Timberwolves hand 76ers fourth straight loss

Monday, December 4th 2006, 6:35 am
By: News On 6

PHILADELPHIA (AP) _ The Minnesota Timberwolves didn't even need Kevin Garnett in the fourth quarter.

The way Ricky Davis and Mike James were taking turns knocking down clutch shots against the Philadelphia 76ers, Minnesota's superstar hardly had to worry about making a contribution.

Davis scored 14 of his 22 points in the fourth quarter and Garnett added 15 points and 14 rebounds to lead Minnesota to a 95-84 win over Philadelphia on Sunday night.

``We knew coming into the fourth we wanted to make a bigger push, take the lead and be aggressive,'' said Garnett, who didn't score in the final period.

Minnesota did all three, and the Sixers were left with their fourth straight loss.

In other NBA games, it was: Charlotte 97, Detroit 89; the Los Angeles Clippers 116, Orlando 91; and Atlanta 107, Portland 96.

James and Davis combined to lead the Timberwolves' push, combining to score 23 of Minnesota's 27 fourth-quarter points to help them get a road win for only the third time in nine games. James finished with 20 points and made three 3-pointers in the quarter.

``When someone comes up and plays big in the fourth, that's what we need,'' Davis said.

The Sixers had no answer down the stretch after a tight first three quarters.

Allen Iverson, fined last week for skipping a bowling event, led the Sixers with 26 points. Samuel Dalembert had 15 points and nine rebounds, and Chris Webber 11 points and nine rebounds. The Sixers have lost 11 of 13 since starting the season 3-0.

``I don't have any answers for what's going on,'' Iverson said. ``We're not having no fun out there on the basketball court. That has a lot to do with losing.''

This time, it was Davis' turn to extend Philadelphia's misery.

When Davis wasn't jawing with taunting front-row fans, he was knocking down baskets from all over the court to boost Minnesota's lead early in the fourth. He opened the quarter with an 18-footer, hit his first 3-pointer of the game, and sank two free throws for a 75-67 lead.

Davis enjoyed the give-and-take with the Philly faithful.

``Yeah, it was nice,'' he said. ``It got me going a little bit and I appreciate it.''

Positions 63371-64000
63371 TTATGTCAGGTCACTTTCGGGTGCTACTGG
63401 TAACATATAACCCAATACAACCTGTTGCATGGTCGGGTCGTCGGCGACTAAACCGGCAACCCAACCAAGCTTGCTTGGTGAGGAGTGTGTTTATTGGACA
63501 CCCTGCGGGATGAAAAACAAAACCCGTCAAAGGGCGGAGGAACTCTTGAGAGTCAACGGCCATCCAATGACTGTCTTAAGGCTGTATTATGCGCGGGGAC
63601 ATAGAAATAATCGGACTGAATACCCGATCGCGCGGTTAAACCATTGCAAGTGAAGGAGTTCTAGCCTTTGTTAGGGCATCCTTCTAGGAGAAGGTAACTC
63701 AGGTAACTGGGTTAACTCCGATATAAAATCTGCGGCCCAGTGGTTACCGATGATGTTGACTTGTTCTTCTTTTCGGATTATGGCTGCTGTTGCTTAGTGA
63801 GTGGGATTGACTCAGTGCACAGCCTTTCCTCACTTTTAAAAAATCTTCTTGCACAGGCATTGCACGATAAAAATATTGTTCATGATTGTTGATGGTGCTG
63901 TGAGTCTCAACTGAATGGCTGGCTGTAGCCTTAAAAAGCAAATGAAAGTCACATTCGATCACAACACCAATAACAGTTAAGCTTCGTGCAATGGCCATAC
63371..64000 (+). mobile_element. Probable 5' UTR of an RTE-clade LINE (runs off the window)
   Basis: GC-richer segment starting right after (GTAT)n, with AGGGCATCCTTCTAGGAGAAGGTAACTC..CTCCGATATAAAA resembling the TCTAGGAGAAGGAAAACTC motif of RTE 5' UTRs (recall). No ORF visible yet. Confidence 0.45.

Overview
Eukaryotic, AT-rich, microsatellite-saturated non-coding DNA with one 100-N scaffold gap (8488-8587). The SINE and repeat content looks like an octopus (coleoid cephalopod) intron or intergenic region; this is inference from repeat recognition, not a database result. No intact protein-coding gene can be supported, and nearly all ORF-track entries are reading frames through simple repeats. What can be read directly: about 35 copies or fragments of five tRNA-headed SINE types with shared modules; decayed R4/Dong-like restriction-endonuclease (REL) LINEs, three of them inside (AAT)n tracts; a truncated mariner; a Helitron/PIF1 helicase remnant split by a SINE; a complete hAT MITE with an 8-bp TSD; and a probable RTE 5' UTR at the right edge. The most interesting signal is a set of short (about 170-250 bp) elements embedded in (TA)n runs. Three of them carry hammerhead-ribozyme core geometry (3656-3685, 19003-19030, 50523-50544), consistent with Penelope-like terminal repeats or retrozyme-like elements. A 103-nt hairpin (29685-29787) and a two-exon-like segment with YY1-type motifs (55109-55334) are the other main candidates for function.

When Davis converted a three-point play late in the fourth, he gave the Timberwolves something to really appreciate _ their first double-digit lead, 83-73.

Iverson and Garnett carried their teams for most of the first three quarters in a tight game where neither team could build a lead larger than six points. Davis sank an 18-footer in the final minute of the third to help put the Timberwolves ahead entering the fourth.

``This is not the way it was supposed to be,'' Sixers coach Maurice Cheeks said. ``It's not what I envisioned. Our effort on the floor tonight wasn't good enough. We're still searching for an answer.''

Bobcats 97, Pistons 89

At Charlotte, N.C., Sean May scored 17 points and fellow reserve Matt Carroll added 16 to help the Bobcats snap Detroit's eight-game winning streak.

Emeka Okafor had 18 points and eight rebounds and Brevin Knight had 14 assists for Charlotte. Rasheed Wallace scored 19 points and Tayshaun Prince added 17 for Detroit.

Hawks 107, Trail Blazers 96

Joe Johnson had 33 points and Atlanta snapped a nine-game losing streak to Portland.

The Hawks had also not won at the Rose Garden since Dec. 15, 1997. The nine-game skid dated to 2002.

Zach Randolph had 30 points for the Trail Blazers, who have lost five straight and 10 of 12.

Tyronn Lue finished with 19 points for the Hawks.

Clippers 116, Magic 91

At Los Angeles, Elton Brand scored 31 points to help the Clippers stop the Magic's seven-game winning streak.

Tim Thomas added 20 points for Los Angeles, which won for just the second time in eight games and rebounded from a 97-88 home loss to the Lakers on Saturday night. It was the Clippers' biggest victory margin of the season, and the Magic's worst losing margin.

Dwight Howard had 16 points and Hedo Turkoglu added 15 for Orlando (13-5), which still has the best record in the Eastern Conference.